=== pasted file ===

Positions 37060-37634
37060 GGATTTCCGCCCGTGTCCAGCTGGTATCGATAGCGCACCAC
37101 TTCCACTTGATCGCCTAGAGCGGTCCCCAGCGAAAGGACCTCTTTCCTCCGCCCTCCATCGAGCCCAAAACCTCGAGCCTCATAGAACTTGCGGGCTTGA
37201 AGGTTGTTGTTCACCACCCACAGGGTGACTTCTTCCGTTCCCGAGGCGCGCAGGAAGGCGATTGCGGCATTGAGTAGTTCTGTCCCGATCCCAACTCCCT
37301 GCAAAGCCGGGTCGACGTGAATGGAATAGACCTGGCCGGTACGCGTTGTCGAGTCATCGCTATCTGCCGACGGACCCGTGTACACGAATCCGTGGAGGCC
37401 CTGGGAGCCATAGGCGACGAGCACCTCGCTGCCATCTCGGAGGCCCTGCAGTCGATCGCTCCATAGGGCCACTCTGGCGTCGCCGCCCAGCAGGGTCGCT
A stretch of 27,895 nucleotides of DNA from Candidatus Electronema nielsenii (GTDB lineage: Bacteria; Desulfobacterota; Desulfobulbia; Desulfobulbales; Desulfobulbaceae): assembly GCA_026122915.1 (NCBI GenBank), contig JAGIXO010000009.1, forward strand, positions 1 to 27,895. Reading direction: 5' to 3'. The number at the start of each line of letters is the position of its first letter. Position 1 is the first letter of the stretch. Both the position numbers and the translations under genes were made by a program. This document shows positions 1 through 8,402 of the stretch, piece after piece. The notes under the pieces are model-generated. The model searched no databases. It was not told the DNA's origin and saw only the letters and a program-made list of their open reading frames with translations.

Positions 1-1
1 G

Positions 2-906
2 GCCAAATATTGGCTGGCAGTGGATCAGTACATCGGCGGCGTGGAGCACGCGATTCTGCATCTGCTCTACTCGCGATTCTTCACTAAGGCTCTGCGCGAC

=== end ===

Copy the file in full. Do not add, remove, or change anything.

Positions 37060-37634
37060 GGATTTCCGCCCGTGTCCAGCTGGTATCGATAGCGCACCAC
37101 TTCCACTTGATCGCCTAGAGCGGTCCCCAGCGAAAGGACCTCTTTCCTCCGCCCTCCATCGAGCCCAAAACCTCGAGCCTCATAGAACTTGCGGGCTTGA
37201 AGGTTGTTGTTCACCACCCACAGGGTGACTTCTTCCGTTCCCGAGGCGCGCAGGAAGGCGATTGCGGCATTGAGTAGTTCTGTCCCGATCCCAACTCCCT
37301 GCAAAGCCGGGTCGACGTGAATGGAATAGACCTGGCCGGTACGCGTTGTCGAGTCATCGCTATCTGCCGACGGACCCGTGTACACGAATCCGTGGAGGCC
37401 CTGGGAGCCATAGGCGACGAGCACCTCGCTGCCATCTCGGAGGCCCTGCAGTCGATCGCTCCATAGGGCCACTCTGGCGTCGCCGCCCAGCAGGGTCGCT
A stretch of 27,895 nucleotides of DNA from Candidatus Electronema nielsenii (GTDB lineage: Bacteria; Desulfobacterota; Desulfobulbia; Desulfobulbales; Desulfobulbaceae): assembly GCA_026122915.1 (NCBI GenBank), contig JAGIXO010000009.1, forward strand, positions 1 to 27,895. Reading direction: 5' to 3'. The number at the start of each line of letters is the position of its first letter. Position 1 is the first letter of the stretch. Both the position numbers and the translations under genes were made by a program. This document shows positions 1 through 8,402 of the stretch, piece after piece. The notes under the pieces are model-generated. The model searched no databases. It was not told the DNA's origin and saw only the letters and a program-made list of their open reading frames with translations.

Positions 1-1
1 G

Positions 2-906
2 GCCAAATATTGGCTGGCAGTGGATCAGTACATCGGCGGCGTGGAGCACGCGATTCTGCATCTGCTCTACTCGCGATTCTTCACTAAGGCTCTGCGCGAC